The larger and, especially, the more militant unions have such a firm grip in the election of delegates to Party forums, that even ministers and would-be premiers often cannot be elected to these meetings. Many ministers , therefore, who are unable to be elected to conferences on their own authority, resort to “begging” less militant unions to be placed in their delegations as constitutionally the unions have the authority to do so. Hence only as supplicants to the unions are ministers able to participate in conferences. For example, Jim Kennan, the Attorney General in the Cain Government, for many years was a delegate of the Clothing Trades Union. Likewise too, Steven Bracks, the current premier, was a delegate of the same union, who had taken Kennan’s place with the latter’s departure from politics. Other ministers who are not as fortunate to be union delegates attend conferences as visitors and observers without the right to move, or vote for, resolutions of the conference. Hence, ministers and many of their advisers are left out from the formulation and ratification of the Party’s policies. Such is the power and influence of unions in the organizational procedures of the Party, that often they cal “lock-out” important ministers who are not close to their ideological positions, from the highest policymaking bodies of the Party.

Moreover, the grip of the unions is extended to the pre-selection procedures of the candidates of the Party as well as in the choosing and changes of the parliamentary leadership, both in the state and federal domains. Who can forget for instance the telephone call that Paul Keating made, during his challenge of Bob Hawke, to Wally Curren, secretary of the Meat Workers Union asking him for his support in the coming challenge to Hawke for the leadership of the government? And Curren obliging, by forcing those MP’s from Victoria who owed their position in parliament to his patronage, to vote for Keating? This irritated Bob Hawke so much asking who Wally Curren was pretending thus ironically that he himself who had ousted and replaced Bill Hayden with union support was not cognizant of the influence trade union leaders have in pre-selections. As for the branches of the Party they play a superficial role in the pre-selection of candidates as they too in turn are influenced in their decisions by the organizational power of the unions.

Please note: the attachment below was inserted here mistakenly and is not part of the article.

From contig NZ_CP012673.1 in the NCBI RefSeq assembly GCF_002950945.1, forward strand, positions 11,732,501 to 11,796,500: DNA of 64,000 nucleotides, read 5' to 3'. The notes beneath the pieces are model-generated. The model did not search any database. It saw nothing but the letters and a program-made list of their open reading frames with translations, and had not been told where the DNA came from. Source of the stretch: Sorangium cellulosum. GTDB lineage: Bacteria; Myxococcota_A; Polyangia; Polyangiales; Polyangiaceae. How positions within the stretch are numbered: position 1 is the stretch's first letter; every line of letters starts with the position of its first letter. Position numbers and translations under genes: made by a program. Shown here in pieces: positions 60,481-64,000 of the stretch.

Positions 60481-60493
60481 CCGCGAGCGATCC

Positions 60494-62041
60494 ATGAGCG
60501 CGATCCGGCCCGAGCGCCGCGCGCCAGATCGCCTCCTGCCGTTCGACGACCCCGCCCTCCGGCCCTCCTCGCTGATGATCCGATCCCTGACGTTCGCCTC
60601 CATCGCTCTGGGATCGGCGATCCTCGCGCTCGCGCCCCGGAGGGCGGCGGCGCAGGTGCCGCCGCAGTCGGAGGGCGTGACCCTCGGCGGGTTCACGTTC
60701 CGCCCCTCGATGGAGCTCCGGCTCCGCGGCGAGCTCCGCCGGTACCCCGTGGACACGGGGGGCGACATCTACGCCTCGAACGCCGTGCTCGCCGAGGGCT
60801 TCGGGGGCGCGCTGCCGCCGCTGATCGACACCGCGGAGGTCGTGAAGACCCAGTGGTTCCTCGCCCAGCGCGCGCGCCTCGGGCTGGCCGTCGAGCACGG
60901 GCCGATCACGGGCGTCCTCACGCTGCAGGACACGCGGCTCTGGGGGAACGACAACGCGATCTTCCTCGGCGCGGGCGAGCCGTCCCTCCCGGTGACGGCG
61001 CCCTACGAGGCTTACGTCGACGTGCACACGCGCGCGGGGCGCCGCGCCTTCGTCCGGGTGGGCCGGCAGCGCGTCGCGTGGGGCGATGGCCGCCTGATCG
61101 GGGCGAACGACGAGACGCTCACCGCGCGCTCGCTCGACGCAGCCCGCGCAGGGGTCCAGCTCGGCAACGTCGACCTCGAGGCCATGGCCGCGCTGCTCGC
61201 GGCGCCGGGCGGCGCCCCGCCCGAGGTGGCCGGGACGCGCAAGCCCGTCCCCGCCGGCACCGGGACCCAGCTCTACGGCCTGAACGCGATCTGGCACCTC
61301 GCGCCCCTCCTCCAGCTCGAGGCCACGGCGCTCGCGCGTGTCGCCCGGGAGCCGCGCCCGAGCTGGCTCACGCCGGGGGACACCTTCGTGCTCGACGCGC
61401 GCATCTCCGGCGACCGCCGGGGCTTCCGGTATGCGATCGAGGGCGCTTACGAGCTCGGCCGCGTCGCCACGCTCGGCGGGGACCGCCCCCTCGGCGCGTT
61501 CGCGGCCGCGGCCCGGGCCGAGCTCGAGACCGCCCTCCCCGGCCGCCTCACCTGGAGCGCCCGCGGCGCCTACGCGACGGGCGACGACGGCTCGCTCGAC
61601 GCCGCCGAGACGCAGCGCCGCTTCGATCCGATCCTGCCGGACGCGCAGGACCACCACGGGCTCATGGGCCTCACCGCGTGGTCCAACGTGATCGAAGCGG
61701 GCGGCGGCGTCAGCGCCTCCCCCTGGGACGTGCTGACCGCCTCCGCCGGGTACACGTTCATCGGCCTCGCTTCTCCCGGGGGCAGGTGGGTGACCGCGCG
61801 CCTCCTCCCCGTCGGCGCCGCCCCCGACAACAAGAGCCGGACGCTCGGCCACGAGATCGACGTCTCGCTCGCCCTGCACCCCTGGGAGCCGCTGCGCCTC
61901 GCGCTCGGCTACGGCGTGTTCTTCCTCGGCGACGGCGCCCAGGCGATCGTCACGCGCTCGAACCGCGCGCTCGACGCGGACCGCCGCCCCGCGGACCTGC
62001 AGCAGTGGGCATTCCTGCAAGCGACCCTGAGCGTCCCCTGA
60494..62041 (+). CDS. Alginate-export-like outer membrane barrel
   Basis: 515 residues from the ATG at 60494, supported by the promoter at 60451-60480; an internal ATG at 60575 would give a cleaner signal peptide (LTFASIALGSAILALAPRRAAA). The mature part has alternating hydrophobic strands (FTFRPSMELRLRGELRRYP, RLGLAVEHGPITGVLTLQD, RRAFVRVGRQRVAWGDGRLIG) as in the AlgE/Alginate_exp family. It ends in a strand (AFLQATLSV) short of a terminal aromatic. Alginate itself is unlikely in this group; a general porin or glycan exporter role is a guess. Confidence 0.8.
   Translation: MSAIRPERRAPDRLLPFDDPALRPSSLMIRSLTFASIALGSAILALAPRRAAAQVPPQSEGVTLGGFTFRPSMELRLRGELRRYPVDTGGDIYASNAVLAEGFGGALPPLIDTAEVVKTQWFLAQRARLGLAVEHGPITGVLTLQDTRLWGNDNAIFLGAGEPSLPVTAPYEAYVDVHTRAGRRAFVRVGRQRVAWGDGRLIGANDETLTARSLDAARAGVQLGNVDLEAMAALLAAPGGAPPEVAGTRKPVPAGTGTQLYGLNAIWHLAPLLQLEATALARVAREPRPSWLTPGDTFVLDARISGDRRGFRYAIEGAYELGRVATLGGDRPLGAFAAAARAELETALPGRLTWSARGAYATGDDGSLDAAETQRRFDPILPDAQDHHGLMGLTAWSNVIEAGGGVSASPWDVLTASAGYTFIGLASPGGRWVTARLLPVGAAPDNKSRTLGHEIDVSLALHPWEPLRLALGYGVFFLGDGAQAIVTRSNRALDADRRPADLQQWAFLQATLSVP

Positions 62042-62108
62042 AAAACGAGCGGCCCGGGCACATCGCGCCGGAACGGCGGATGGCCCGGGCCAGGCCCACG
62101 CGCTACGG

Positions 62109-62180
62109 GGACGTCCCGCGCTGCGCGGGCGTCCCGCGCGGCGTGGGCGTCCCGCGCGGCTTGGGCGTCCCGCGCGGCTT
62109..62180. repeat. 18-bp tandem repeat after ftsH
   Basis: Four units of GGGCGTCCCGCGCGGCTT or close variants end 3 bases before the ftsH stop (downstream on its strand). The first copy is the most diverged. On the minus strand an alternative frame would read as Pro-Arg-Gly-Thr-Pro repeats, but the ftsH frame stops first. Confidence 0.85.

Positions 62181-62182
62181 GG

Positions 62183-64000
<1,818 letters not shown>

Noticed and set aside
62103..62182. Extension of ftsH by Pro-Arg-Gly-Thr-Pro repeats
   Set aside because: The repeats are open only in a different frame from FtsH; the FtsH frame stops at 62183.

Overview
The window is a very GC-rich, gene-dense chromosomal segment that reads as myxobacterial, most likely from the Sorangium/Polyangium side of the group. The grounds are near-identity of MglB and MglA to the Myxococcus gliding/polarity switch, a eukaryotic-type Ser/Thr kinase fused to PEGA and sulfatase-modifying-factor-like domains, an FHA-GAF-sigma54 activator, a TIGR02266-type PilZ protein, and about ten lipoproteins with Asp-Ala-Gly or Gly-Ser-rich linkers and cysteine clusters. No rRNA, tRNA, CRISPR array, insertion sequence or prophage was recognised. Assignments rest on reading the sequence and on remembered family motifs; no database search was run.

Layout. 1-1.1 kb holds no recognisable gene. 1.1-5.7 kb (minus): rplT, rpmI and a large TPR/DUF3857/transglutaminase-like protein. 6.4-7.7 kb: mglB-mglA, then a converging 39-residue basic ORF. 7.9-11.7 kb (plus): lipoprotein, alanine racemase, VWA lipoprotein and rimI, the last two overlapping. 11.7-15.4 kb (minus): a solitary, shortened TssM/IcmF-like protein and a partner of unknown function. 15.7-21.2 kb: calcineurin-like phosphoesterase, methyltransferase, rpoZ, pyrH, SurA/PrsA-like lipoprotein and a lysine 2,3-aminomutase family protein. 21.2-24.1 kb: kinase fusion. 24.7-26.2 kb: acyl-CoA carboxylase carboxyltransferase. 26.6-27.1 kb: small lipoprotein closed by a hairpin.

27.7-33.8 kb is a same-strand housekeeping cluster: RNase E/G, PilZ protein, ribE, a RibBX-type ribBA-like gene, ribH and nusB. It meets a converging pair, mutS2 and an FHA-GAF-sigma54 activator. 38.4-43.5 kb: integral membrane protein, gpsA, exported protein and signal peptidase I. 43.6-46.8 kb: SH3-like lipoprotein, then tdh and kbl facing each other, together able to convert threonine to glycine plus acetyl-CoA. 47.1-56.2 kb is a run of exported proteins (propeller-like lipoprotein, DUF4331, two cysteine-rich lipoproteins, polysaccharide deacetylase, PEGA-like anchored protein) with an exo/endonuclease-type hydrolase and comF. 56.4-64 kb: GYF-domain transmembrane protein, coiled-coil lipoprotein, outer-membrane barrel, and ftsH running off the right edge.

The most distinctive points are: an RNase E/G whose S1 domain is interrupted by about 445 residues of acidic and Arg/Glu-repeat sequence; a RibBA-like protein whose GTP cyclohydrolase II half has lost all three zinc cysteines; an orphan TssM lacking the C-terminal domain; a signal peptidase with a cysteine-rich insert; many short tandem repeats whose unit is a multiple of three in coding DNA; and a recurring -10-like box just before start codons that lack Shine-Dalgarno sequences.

Labor Politicians at the Mercy of Unions

Being therefore at the mercy of unions for their parliamentary positions and for the buttering of their bread, labor politicians, with some exceptions, are cast as toadies of the unions. Only the Federal Executive of the Party can intervene can intervene and save a ministerial or a backbencher’s scalp from the tomahawk of the unions. This occurred when John Halpenny, the Secretary of the Trades Hall Council in Victoria. were placed in the number one position on the senate ticket, with massive union support, in the 1988 federal election, relegating the leader of the Senate, John Button, to the second position. And in the election following the one in 1988, some of the left-wing unions were deliberating whether or not to place Gareth Evans, the Minister of Foreign Affairs, in the second position on the senate ticket. Only some sober heads at the last moment saved the glitterati Minister from the rusty and blood-stained tomahawk of the unions and from posthumous obloquy. (But the power of the Federal Executive is limited, as is illustrated in the present coming election of 2007 in the seat of Coreo, where the current seating member, Gavin O’Connor, is replaced by an assistant secretary of the ACTU (Australian Council of Trade Unions), against the wishes of the Executive.)

It’s for all the above reasons, this congeniality of interests between Labor governments and unions that prevents the former from acting timely and decisively in industrial disputes. And even when they do as a last resort they cannot be impartial in their involvement. The Brack government being captive to the unions has to cater to the latter’s voracious appetite on a number of issues: On the restoration of common law damages for injured workers, which has already being done by passing the relevant legislation in parliament, on the restitution of industrial policy back to the State Government, so the latter can abolish the industrial contracts of the Federal Government, whose aim is to eliminate union dominance in industry negotiations, and to replace them with collective bargaining, hence restoring union coercion and thuggery during negotiations with employers. On these issues and on many others, the Labor government is hamstrung by union power. Whether the former will be able to deliver on these issues will depend on the political climate of the day and on the degree of resonance such a delivery will have upon the electorate.